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December 10, 2013 6:09 pm
Haim’s music is poised and bright, a pitch-perfect evocation of 1970s/80s west coast soft-rock, with the odd contemporary resonance thrown in to show that the three Californian sisters who comprise the band are actually in their twenties.
I find it hard to warm towards their immaculately produced Fleetwood Mac routines – but others don’t. Their debut album Days Are Gone has topped the UK chart and reached number six in the US. The Forum was heaving on the first of two sold-out nights, the audience taking over lead vocals on “Forever” and cheering each sister as they sang their parts in “The Wire”. Lack of warmth wasn’t a problem; at least not until Este Haim complained that her clothes were too warm amid the fug.
Este (bass) and her siblings Danielle (lead guitar) and Alana (rhythm guitar and keyboards) stood along the front of the stage, two men in the shadows behind them on drums and keyboards. They opened with “Falling”. On record the song is a controlled account of a relationship breaking up, clattering percussion and darting guitar riffs dramatising a desire for escape: it’s one of their more vibrant tracks. But live it merely sounded muddy and thudding. A large chasm yawned between the precise and polished studio band and the quintet on stage.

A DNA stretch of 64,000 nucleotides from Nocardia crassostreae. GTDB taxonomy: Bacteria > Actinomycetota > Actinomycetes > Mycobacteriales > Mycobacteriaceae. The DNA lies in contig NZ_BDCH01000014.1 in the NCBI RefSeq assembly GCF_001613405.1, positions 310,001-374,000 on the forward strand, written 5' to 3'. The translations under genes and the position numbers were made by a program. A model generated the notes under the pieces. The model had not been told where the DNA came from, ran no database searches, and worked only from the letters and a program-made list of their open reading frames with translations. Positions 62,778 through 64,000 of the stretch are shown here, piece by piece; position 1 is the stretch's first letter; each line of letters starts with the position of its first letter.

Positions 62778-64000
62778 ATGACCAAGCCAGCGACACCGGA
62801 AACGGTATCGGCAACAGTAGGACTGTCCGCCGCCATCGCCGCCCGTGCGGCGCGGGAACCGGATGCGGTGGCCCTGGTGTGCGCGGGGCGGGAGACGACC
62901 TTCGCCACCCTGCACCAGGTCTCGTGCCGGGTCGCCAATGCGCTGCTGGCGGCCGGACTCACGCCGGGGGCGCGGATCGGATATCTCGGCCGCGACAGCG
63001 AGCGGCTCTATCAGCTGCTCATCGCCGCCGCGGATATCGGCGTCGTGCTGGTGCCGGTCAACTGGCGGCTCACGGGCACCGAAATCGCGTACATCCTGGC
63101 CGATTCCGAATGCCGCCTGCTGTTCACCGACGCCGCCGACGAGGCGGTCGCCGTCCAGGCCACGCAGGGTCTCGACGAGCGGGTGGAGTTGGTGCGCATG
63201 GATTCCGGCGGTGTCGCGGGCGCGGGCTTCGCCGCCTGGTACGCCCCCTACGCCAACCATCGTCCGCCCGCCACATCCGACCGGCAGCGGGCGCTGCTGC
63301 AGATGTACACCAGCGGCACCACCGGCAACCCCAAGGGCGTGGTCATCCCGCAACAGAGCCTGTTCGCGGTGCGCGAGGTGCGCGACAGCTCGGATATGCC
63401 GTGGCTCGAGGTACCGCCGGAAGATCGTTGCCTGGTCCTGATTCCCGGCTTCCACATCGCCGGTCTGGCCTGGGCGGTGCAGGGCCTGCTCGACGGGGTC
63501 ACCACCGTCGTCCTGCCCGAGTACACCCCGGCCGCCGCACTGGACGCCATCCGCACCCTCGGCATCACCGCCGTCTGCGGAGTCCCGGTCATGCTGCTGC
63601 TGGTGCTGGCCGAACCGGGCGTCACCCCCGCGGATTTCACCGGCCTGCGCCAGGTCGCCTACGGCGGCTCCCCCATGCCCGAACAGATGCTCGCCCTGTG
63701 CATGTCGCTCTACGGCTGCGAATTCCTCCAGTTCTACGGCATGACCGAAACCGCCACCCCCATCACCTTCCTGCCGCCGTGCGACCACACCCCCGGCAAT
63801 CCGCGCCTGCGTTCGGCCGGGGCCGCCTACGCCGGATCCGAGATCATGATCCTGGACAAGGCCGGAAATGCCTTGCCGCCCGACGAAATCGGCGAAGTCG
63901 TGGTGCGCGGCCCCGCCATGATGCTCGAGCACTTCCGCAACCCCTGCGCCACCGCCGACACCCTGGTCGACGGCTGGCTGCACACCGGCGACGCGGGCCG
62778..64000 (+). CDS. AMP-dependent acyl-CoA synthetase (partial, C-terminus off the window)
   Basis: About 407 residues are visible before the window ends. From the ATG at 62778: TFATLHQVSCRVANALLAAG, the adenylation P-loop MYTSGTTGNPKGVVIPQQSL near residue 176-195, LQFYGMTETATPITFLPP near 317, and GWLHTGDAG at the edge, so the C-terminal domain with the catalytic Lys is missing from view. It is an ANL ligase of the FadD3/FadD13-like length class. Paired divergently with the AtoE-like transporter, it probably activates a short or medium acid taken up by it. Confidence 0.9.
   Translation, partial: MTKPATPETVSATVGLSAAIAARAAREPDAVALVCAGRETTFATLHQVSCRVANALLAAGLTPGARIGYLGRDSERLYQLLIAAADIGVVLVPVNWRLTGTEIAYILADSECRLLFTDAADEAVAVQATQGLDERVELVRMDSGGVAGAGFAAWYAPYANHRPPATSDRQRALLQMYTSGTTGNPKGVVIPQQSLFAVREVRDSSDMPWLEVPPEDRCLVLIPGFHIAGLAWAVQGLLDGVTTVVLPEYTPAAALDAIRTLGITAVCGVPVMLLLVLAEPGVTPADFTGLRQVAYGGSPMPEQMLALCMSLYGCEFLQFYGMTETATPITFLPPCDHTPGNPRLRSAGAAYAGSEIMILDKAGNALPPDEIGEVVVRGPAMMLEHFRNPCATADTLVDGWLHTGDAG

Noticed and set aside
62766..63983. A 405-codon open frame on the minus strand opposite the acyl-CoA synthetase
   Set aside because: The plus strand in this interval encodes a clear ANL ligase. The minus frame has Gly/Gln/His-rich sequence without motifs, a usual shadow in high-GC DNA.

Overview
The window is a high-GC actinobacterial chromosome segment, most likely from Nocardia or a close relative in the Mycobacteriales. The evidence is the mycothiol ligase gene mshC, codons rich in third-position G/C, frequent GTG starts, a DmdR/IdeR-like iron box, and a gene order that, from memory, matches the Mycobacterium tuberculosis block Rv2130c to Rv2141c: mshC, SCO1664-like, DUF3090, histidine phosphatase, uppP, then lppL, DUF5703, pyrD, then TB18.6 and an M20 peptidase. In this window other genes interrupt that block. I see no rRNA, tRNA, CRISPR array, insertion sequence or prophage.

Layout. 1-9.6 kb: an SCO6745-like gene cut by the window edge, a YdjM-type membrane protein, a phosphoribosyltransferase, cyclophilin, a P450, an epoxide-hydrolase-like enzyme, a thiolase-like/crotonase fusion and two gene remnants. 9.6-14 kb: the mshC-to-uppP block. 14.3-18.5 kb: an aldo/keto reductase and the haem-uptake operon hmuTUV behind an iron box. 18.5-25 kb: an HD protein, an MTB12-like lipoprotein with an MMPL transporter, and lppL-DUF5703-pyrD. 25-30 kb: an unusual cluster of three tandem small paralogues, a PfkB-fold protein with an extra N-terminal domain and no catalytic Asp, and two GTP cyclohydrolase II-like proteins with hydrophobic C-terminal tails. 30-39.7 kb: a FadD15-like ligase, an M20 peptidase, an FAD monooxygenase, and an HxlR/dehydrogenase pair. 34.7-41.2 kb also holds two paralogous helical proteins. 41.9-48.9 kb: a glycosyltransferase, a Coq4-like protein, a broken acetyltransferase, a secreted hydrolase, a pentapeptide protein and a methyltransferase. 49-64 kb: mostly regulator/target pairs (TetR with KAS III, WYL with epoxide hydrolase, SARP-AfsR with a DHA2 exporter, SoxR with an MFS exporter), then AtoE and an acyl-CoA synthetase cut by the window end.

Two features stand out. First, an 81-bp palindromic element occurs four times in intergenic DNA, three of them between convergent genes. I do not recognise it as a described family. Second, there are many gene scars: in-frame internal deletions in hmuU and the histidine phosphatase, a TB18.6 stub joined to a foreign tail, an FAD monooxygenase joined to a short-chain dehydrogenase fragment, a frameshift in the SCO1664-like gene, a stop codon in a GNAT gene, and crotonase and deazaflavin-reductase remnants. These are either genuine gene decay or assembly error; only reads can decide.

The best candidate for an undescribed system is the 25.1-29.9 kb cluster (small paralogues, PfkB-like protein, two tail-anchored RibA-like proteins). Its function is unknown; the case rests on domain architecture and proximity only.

Things perked up a bit with “The Wire”, despite the song borrowing its stomping drums from The Eagles’ 1979 hit “Heartache Tonight”. The Eagles! The young women of Haim were meddling with some dangerous MOR voodoo here. But then they upped the ante with a storming cover of Fleetwood Mac’s “Oh Well”, a relic from the Mac’s 1960s blues-rock origins. Danielle played electrifying solos, Este pulled rock-star poses on bass while Alana whacked a kettle drum and vamped up the vocals. Finally Haim – the sisters’ surname is Hebrew for “life” – came alive themselves.
The rest of the set foraged around the less retro aspects of their sound. “Go Slow” was a moody ballad in the style of The XX – although again clumsier than the studio version – while “My Song 5” blended to better effect breathy R&B vocals, rumbling bass and a jagged riff reminiscent of Beck. It was as though the band were grappling with the bloodless studio version of themselves – a see-sawing battle that ultimately tipped in the gig’s favour with a raw, rocking version of “Let Me Go”, climaxing with the three sisters hammering a samba beat on three sets of drums.
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